Stowarzyszenie Projektów Międzynarodowych „INPRO”

Who is an EVS mentor?  

By Sofie Löfdahl Nielsen , EVS volunteer in INPRO

Justyna Chmiel in Barcelona, June 2018

This week I am interviewing Justyna Chmiel on her role as a mentor for an EVS volunteer (in this case, me).
Being a mentor might seem like a small job, but for the volunteer their time and effort are critical. So, I am sharing Justyna’s story in hopes that her words will inspire others to become mentors as well.

So Justyna, what have you been up to these days?
Well, I’m currently taking a vacation. This year I’ve been to Slovakia, Austria and Spain and I am planning to go to the Netherlands this September. My word of advice is: When you are still young – travel – you may not have this opportunity later in life. I’m also trying to spend more time with my family in the countryside and with my friends in Rzeszów. And to top it all off, I’m also your mentor!

Yeah, that’s true. And you’re doing a great job! What made you decide to become a mentor?
It all started one Wednesday in March 2017 when I attended my first Open Cafe meeting. My best friend told me there was this event in Rzeszow and encouraged me to go there as well. I made many good friends thanks to Wednesday’s Open Cafe and Monday Stories. It’s a pity these meetings have come to an end. But, some of the participants still meet every Wednesday in Rzeszow market square to chat and hang out. I attended Open Cafe almost every Wednesday and this is the reason why INPRO asked me to become a mentor for 6 months. To be honest, I was surprised that they had noticed me coming every week. So when they asked me, I could have answered “why?” but instead I thought to myself “why not?”.

And what motivated you become a mentor?
Above all, it is an opportunity to learn English and use it every day. It’s also a chance to meet new people and make new friends. I have always been interested by people from other countries and getting to know their habits. I enjoy getting to know other cultures by interacting with people. And one thing I really like is seeing how foreigners speak Polish. We had a lot of fun on the way to Rzeszow when I was trying to teach you some words!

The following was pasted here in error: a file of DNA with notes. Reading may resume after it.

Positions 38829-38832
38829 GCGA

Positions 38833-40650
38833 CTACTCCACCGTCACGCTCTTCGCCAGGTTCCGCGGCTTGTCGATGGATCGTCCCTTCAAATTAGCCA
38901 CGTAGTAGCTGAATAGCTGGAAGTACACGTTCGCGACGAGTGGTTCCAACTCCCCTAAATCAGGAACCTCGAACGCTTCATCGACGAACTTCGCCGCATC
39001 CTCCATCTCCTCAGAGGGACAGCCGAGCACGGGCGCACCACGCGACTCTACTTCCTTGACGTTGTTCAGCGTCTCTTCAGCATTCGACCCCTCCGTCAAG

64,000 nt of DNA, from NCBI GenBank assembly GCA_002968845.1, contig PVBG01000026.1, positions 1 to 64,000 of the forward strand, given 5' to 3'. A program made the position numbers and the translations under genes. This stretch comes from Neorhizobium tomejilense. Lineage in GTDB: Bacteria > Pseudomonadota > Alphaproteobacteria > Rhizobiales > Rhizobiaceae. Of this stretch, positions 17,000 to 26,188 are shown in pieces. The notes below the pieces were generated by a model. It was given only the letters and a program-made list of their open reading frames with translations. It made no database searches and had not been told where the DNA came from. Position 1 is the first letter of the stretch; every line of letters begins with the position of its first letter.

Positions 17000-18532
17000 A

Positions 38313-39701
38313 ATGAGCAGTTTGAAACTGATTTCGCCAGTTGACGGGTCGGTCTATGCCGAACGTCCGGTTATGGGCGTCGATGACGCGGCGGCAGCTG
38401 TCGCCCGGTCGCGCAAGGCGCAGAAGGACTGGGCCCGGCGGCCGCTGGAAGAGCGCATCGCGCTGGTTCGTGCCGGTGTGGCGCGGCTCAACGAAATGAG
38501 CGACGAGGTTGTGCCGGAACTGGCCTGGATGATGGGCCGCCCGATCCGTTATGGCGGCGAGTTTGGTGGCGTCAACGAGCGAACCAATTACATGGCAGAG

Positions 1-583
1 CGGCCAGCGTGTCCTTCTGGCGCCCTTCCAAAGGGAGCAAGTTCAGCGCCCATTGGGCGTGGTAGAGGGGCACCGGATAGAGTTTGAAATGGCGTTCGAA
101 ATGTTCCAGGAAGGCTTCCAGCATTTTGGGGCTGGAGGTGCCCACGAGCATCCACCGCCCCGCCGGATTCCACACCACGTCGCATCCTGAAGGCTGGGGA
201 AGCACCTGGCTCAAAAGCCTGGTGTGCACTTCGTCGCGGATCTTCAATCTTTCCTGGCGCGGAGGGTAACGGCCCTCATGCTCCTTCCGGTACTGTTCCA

Haha, that is true! I still can’t pronounce some of those words, but hopefully in six months I’ll be good. Are there any challenges being a mentor? I hope I’m not too demanding!
Haha, no of course not. Being a mentor is not as difficult as it may seem. You just need to help your volunteers when they are in need, for example translating something from Polish to English. Sometimes you have questions that I don’t have an answer for. But, this is a challenge I  have to solve on my own or I ask the other mentors for help. So being a mentor challenges me to explain things which are sound like common sense to me.

Can you tell me three things that are important for you to show an EVS volunteer in Poland?
First, I would say traditional Polish food! Especially pierogi, also called dumplings in English. Why pierogi? Well, I think because every foreigner loves this dish! I have not met a single one who has said they didn’t like it.

Second, Polish habits during Christmas. This time of year is a special time for family. Christmas traditions and habits make families spend more time together and strengthen bonds between relatives. We usually decorate a Christmas tree, prepare a special supper for Christmas Eve, sing carols, say best wishes to everyone and go to the Mass at midnight on Christmas Day. For this special supper we traditionally cook 12 dishes. Usually this contains: potatoes, cabbage, fish, dumplings with cabbage, dumplings with dried fruit, a compote made of dried fruit, bean soup and my favorite – borsch with dried mushrooms. Traditionally, we don’t eat meat on Christmas Eve.

And finally, as I have already agreed on with you – attending a mass in a catholic church. Every Sunday we listen to Bible fragments, take communion and sing religious songs. This all creates a feeling of community between the people gathered there. Especially at the moment of passing a “peace sign” to people around you. So whether or not you are Catholic, I think going to a mass in Poland is a good occasion to connect with locals and admire the churches’ religious canons, architecture and paintings.

Thank you so much for your time Justyna! This interview is just another proof of how much you help me out! I hope we will get to spend more time together during my stay in Poland.